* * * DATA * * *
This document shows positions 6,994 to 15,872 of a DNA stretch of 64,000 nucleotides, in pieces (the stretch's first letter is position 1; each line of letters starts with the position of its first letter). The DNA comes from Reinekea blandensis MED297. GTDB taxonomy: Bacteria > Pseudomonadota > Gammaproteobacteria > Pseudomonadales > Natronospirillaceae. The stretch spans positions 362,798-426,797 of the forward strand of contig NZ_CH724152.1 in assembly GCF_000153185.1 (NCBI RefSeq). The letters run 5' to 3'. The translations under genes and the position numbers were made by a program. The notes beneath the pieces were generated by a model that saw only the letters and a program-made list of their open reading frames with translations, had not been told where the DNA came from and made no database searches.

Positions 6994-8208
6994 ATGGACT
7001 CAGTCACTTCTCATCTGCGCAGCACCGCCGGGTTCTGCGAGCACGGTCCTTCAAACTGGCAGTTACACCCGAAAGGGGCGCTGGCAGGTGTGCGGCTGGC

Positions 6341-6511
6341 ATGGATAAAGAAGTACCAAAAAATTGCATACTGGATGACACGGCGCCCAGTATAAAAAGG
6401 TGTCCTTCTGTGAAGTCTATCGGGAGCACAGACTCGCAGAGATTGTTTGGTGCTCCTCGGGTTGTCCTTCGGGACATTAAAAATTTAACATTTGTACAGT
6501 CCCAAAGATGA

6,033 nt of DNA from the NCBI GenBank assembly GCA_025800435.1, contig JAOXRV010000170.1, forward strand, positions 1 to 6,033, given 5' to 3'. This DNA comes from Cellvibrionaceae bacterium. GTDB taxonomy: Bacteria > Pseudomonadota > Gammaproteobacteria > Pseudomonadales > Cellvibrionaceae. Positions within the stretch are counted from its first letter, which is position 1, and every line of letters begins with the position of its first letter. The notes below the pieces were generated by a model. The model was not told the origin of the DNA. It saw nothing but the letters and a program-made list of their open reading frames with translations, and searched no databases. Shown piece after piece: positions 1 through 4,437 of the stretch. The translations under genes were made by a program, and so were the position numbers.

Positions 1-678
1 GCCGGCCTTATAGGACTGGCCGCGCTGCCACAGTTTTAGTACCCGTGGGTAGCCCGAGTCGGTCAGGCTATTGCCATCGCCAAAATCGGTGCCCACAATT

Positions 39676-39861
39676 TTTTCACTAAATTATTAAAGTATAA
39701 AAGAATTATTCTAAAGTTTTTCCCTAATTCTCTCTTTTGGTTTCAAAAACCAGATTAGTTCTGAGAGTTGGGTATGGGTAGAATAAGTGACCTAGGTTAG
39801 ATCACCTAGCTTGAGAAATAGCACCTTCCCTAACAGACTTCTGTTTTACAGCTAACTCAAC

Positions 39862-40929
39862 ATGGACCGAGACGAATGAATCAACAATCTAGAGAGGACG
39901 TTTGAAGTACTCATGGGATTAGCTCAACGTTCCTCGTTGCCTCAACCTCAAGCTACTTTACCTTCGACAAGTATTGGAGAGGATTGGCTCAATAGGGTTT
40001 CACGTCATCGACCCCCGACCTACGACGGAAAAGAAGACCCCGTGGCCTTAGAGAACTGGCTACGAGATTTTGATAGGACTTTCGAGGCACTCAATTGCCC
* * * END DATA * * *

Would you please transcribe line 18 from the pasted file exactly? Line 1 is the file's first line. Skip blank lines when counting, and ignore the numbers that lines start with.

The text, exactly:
39901 TTTGAAGTACTCATGGGATTAGCTCAACGTTCCTCGTTGCCTCAACCTCAAGCTACTTTACCTTCGACAAGTATTGGAGAGGATTGGCTCAATAGGGTTT